During his time with the group, he first rose to prominence during collaborations with their offshoot theatre company, Big Spirit. He was involved in many productions – perhaps most notably, If This Is A Man (also performed as The Drowned & The Saved). This was a piece devised by the company based on the book of the same name by Primo Levi, a survivor of the Nazi concentration camp Auschwitz. This harrowing and moving book was adapted into a physical theatre piece by the group and taken to the 1995 Edinburgh Festival where it garnered five-star reviews and great critical acclaim.
Whishaw played the character of Levi in this and subsequent productions of the show. As the lead in Trevor Nunn's 2004 young-cast production of Hamlet at the Old Vic, he received highly favourable reviews. The role was shared with Al Weaver in an unusual arrangement that saw Whishaw playing all nights except for Mondays and matinées. Nunn is reported to have made this arrangement due to the youth of the two actors playing the lead, to relieve some of the pressure on each. It was Whishaw, however, who featured most prominently in the marketing materials and in the majority of reviews. Whishaw's film and TV credits include Layer Cake and Chris Morris's 2005 sitcom Nathan Barley, in which he played a character called Pingu.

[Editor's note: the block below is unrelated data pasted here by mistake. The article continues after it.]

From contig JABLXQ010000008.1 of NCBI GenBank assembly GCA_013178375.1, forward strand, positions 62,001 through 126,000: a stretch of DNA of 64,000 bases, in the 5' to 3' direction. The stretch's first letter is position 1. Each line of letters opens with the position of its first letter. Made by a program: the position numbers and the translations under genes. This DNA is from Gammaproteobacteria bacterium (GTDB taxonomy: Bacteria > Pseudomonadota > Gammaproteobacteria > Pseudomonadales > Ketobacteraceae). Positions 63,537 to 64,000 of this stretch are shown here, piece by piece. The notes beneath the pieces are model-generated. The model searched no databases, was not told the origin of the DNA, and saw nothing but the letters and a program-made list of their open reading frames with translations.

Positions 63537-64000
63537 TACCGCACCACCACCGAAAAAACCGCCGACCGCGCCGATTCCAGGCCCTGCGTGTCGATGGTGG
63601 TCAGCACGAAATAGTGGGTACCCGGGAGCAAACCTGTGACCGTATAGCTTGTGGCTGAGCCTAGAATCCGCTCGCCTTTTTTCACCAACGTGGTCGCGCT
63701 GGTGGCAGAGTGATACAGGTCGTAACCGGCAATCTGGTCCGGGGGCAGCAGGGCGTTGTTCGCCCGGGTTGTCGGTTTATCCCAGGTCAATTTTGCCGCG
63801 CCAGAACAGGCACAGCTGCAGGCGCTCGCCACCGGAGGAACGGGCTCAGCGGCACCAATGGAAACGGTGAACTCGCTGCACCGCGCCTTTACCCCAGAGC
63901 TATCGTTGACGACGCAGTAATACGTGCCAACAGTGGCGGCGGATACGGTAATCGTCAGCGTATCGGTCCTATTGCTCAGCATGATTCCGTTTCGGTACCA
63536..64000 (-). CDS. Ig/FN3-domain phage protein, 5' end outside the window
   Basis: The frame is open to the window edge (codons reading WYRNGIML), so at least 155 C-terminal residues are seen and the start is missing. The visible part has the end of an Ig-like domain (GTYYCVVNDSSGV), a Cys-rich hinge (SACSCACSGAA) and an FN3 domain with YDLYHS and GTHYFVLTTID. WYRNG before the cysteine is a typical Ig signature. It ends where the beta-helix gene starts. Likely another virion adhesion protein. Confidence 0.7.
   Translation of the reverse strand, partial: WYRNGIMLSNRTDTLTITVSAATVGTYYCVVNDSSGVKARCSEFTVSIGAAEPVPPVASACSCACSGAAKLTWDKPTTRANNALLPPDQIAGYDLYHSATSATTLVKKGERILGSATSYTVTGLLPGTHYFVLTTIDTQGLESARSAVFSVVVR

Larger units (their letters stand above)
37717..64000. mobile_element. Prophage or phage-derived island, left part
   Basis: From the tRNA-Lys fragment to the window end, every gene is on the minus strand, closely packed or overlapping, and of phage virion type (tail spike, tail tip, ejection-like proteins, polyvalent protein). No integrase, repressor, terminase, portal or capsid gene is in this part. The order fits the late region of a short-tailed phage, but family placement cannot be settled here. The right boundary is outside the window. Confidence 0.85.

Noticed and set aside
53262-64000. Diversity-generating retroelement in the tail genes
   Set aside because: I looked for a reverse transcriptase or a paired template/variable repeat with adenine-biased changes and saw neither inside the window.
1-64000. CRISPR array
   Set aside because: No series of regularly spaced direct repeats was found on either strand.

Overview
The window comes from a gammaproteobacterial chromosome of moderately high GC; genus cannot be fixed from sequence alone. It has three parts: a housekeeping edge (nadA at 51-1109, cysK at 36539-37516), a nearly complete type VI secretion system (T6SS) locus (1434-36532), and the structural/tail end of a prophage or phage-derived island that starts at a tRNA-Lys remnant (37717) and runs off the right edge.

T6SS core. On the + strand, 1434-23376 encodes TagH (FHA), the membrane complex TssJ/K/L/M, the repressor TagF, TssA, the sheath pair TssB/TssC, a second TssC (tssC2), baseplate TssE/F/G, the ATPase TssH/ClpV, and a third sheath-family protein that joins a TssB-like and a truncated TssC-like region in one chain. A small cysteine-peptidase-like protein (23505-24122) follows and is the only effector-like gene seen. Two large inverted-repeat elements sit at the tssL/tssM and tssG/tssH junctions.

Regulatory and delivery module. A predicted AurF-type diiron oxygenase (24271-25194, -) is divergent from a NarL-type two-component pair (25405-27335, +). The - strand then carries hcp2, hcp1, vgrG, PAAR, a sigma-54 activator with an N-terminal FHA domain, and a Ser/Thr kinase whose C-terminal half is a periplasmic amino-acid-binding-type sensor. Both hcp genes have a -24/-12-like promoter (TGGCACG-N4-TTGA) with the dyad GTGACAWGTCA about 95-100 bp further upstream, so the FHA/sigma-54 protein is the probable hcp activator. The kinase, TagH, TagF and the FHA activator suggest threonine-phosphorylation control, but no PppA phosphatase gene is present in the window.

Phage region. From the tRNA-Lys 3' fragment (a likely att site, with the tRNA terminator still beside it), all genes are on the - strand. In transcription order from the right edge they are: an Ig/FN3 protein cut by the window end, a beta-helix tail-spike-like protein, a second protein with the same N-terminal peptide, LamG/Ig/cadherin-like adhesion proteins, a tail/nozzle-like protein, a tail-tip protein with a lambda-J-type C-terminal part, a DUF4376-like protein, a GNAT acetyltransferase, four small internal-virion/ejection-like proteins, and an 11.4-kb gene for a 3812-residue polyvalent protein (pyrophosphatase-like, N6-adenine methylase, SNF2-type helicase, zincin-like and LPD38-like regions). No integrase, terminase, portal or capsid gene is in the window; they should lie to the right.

He was named 'Most Promising Newcomer' at the 2001 British Independent Film Awards (for My Brother Tom) and, in 2005, nominated as best actor in four award ceremonies for his Hamlet. He also played Keith Richards in the Brian Jones biopic Stoned. In the spring of 2005, Whishaw received lots of press for his turn as a drug dealer, acting alongside Robert Boulter and Fraser Ayres in Philip Ridley's post-apocalyptic fringe play Mercury Fur. In Perfume, Whishaw plays Jean-Baptiste Grenouille, a perfume maker whose craft turns deadly. The film was released in Germany in September 2006 and in the U.S.
in December 2006. In the same year Whishaw worked on Pawel Pawlikowski's abandoned The Restraint of Beasts. Whishaw appeared in I'm Not There in 2007 as one of the Bob Dylan reincarnations; in Criminal Justice, a Tiger Aspect series for the BBC, in 2008; a new adaptation of Brideshead Revisited; and ...some trace of her, an adaptation of The Idiot at the National Theatre. At the end of 2009 he starred in Cock, a new play by Mike Bartlett at the Royal Court Theatre. In 2009 he also starred as the poet John Keats in the film Bright Star, which was written and directed by Jane Campion. In February, 2010 Whishaw made a very successful off-broadway debut at MCC Theater in the US premiere of the awarding winning play The Pride by Alexi Kaye Campbell. The performance co-starred Hugh Dancy and Andrea Riseborough and was directed by Joe Mantello. He appears in Julie Taymor's forthcoming big-screen adaptation of The Tempest and is attached to work on the film Kill Your Darlings (in which he plays Lucien Carr). Ben Whishaw's most recent project is The Hour, a BBC Two drama series, written and created by award-winning screenwriter Abi Morgan.
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